July 2, 2007, - 6:31 pm
By Debbie Schlussel
Out of the new movies out for the 4th, here’s the one I’ve seen, and a couple other recent releases I haven’t reviewed until now:
* “Transformers“: Definitely director Michael Bay’s most awesome movie, thus far, and a great investment for the hurting General Motors, as the transformers in this movie are GM cars and trucks and this movie is a great 2.5 hour commercial for them. If only the cars could transform like that. Very cool special effects like you’ve likely never seen.
This movie is chock-full of sci-fi effects, FOX co-stars from series like “24” and “Prison Break”–and even a few bigger names like Josh Duhamel and Jon Voight (he’s Secretary of Defense)–and a good moral fight of good versus evil.
Bad transformers from outer space come to earth and attack the mainframe of the U.S. military in the Pentagon by trying to download and destroy everything on it in Qatar. The transformers attack the soldiers in Qatar, too. The Secretary of Defense calls an emergency session. A gorgeous teen analyst-ette with a foreign accent (Rachael Taylor) working amidst the Pentagon top secret high-tech gaggle figures it the inhuman threat and warns the Secretary. She uses her ghetto gamer loser friend to break the code.
Meanwhile, summer clean-up actor (he’s cleaning up at the box office) Shia LeBeouf stars as Sam Witwicky, a teen who wants a car, wants to pick up his dream babe, Mikaela (Megan Fox) from high school (who doesn’t give him a second look), and is trying to sell junk left over from his misunderstood great-grandfather, Captain Archibald Witwicky, who discovered the frozen, evil Megatron, one of the evil transformers from outer space, out to destroy the human race.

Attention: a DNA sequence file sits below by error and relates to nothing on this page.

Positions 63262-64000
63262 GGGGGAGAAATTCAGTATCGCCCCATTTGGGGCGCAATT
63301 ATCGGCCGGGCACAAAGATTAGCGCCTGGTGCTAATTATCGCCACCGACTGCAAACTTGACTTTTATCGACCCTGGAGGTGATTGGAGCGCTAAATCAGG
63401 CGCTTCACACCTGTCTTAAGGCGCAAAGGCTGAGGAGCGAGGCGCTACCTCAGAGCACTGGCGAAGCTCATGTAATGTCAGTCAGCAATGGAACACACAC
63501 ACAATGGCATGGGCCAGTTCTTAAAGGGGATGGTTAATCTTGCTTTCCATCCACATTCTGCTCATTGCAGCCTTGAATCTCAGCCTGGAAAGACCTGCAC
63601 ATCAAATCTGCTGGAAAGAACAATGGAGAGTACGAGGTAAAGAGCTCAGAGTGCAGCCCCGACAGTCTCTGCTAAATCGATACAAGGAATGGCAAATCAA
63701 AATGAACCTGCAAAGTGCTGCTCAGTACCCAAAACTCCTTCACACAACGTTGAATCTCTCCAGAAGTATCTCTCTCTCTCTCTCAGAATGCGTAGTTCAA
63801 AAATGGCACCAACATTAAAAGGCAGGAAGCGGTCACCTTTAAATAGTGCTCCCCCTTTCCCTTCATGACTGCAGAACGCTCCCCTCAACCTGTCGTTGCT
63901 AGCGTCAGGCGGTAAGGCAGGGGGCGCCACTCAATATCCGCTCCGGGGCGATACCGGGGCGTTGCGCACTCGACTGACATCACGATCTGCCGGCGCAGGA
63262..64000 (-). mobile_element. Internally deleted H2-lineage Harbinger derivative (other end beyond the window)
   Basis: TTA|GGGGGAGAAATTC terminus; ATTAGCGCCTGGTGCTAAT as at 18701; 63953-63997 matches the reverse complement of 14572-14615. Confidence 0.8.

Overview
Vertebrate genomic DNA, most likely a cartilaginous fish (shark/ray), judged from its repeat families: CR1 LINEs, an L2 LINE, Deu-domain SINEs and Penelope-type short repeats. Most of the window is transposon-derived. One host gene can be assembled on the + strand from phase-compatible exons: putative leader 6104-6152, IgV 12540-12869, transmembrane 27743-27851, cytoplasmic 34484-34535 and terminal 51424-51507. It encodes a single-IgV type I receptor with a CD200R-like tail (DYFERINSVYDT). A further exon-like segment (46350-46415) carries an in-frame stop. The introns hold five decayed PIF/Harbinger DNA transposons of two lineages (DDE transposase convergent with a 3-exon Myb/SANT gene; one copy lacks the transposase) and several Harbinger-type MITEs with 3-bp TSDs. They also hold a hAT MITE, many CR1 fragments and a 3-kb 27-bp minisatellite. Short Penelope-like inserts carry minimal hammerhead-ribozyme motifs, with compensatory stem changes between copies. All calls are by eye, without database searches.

The good transformers, headed by Optimus Prime pursue young Sam, and as it turns out, even his faulty Trans-Am (Camaro?) turns out to be a transformer, which steals itself away, etc. They need Sam and the formula embedded on his ancestor Captain Archibald’s glasses to find the cube, which will save them or–if Megatron and the bad tranformers get it–will destroy them and ultimately, humans and planet earth. Together, Sam, the girl, and the good transformers fight the evil ones to save the human race. There is an extended final showdown on the streets of a major U.S. big city between the good and evil transformers. (If you notice Detroit, Toronto, L.A., and Boston in the background, you’re correct. All–including Detroit’s largely abandoned Fort Street, and the McNamara Federal Building are onscreen.)
There’s a lot at play here amidst the awesome special effects (the movie’s worth seeing for those alone): Outer space alien machines versus humans without machine high-tech abilities and strengths; foreigners versus English speakers (the bad transformers are speaking Chinese or Japanese); U.S. Military versus Machines (at the beginning, the bad transformers attack the U.S. military in Qatar and nearly download and eliminate the Pentagon’s entire computer system).
Three bad things about this otherwise fantastic adventure:
1) A movie that would and should appeal to kids is populated with a ton of four-letter words, lots of sexual references, and an extended discussion of masturbation. Filmmakers apparently wanted a PG-13 rating and older teens to flock to it. But, instead, they’ve mixed garbage with treasure in what could have been a perfect summer flick for kids of all ages. And the sex stuff just was out of place in a movie about transformers.
2) At almost 2.5 hours, this movie is Way. Too. Long. At least a 1/2 hour, if not an hour could have been cut from it.
3) There were too many characters and plots goin on and the whole thing was a little confusing.